The cost of electricity has skyrocketed since reforms to the sector three decades ago.
New Zealanders are now paying 79 percent more for power than they were in 1990, and we can't blame inflation - those figures are inflation-adjusted.
For 103,000 New Zealanders, the cost of power now dominates 10 percent of their average income. That figure increases to 175,000 households if housing costs are excluded. Those are the Kiwis in "energy hardship", a new Government report has found. The rest of New Zealand spends about 3 percent of their income on electricity.
The Minister for Energy and Resources Megan Woods says the review identified issues that need addressing.
"The report is a clear demonstration that the market is not working for everyone. New Zealanders deserve affordable electricity but too many households are struggling to pay their bills. The next step in this process is a conversation with the public about how we remedy that," Dr Woods said.
As more people move toward solar power, allowing residential and commercial customers to generate power, those low income households may be hit again, possibly leaving those without solar panels bearing "an unfair share of the cost".
The impact of electricty costs on low-income household is an issue that's also been highlighted by Consumer NZ, which says one in five consumers struggled to pay for power in the past year.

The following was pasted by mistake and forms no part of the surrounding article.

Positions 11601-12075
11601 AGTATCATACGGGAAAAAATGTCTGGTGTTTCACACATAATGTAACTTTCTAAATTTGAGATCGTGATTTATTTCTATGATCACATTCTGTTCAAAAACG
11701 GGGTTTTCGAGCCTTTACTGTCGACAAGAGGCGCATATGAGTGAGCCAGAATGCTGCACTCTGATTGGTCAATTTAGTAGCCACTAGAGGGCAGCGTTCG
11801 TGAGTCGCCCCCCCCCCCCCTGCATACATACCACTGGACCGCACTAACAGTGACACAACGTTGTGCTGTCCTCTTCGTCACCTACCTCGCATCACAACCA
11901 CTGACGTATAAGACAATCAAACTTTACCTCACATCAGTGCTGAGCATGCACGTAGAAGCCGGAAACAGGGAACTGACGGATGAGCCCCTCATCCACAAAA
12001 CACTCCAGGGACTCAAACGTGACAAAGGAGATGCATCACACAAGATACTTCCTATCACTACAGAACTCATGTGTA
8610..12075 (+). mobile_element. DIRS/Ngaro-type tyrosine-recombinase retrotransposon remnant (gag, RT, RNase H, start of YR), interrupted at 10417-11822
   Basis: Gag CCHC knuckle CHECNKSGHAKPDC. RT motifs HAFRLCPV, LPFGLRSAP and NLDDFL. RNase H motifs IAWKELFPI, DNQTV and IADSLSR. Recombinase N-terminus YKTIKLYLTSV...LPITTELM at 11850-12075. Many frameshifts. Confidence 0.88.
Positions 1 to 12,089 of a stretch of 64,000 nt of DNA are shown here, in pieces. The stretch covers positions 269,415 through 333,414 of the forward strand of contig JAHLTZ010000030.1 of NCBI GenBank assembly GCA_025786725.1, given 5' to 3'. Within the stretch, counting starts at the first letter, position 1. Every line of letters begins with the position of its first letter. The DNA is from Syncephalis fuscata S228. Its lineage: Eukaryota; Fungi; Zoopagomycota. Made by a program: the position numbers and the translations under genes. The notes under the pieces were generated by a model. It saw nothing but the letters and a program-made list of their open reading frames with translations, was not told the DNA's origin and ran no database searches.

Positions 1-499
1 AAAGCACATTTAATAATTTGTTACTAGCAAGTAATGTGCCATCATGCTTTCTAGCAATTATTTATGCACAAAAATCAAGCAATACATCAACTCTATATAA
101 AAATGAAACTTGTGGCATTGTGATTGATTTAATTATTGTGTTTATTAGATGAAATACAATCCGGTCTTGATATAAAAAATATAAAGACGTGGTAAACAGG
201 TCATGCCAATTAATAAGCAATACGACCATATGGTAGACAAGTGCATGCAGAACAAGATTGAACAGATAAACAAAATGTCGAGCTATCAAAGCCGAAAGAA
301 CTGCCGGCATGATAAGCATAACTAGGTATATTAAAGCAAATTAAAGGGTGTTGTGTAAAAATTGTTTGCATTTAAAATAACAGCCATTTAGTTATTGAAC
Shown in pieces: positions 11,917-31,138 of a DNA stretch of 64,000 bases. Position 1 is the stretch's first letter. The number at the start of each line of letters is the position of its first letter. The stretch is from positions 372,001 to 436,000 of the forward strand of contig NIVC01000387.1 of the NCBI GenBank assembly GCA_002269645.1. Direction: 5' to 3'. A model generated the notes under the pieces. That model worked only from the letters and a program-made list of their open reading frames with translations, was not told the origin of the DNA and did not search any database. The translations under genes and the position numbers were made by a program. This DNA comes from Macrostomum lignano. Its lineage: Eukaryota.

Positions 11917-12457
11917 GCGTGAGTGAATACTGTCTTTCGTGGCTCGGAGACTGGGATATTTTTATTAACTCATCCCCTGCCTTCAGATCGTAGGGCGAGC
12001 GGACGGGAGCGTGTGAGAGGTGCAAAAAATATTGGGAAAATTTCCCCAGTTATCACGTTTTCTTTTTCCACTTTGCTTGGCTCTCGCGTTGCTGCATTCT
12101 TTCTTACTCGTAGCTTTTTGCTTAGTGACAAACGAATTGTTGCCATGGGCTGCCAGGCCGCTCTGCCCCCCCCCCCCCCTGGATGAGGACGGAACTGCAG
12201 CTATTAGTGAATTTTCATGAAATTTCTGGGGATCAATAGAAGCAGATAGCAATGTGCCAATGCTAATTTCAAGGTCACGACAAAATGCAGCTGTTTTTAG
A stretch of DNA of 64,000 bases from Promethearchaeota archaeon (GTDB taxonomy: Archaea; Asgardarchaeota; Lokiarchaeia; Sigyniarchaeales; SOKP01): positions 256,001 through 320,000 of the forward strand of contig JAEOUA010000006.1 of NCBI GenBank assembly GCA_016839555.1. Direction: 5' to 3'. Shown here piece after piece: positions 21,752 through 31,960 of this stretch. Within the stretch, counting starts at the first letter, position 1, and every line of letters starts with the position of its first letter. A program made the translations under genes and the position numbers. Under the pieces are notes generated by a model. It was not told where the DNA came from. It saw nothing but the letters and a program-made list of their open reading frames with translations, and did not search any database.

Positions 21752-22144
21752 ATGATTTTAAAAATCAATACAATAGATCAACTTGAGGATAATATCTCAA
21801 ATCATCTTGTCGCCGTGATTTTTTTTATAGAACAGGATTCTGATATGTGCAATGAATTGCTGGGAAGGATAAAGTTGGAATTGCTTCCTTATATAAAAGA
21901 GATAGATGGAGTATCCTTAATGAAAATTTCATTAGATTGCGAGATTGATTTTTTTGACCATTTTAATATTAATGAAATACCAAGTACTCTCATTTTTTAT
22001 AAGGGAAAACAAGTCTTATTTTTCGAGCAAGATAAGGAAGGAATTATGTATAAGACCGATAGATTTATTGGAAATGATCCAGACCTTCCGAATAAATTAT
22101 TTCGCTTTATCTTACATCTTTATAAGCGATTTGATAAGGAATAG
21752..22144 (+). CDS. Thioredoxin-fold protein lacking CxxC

Last year, 25,000 people had their power disconnected for unpaid bills, Consumer NZ said.
The large bulk of power generated in New Zealand is from renewable sources - namely wind, hydo and solar - but the sector faces a challenge converting the remaining 20 percent. Meanwhile, it will face increasing demands on power as people switch to electric vehicles.
The review found just one gap that would warrant "altering the functions" of electricity generators - access to the distribution network. The review did say, however, that there could be merit in a single regulator for energy, if future changes to electricity demands it.
The review was part of NZ First's coalition deal with the Government, and has support from the Greens.
"The Greens have long called for a pricing incentive mechanism to encourage households to reduce energy consumption, and for improving the low user tariff to make solar power more cost effective as a benefit," Greens energy spokesperson Gareth Hughes said.
The National Party's Jonathan Young said the report seemed "reasonably objective".
He said higher wages will help low-income households afford electricity.
"We've got to have a really strong economy and we need to see more people in higher-paid work, because to meet those costs for energy is really important for any family."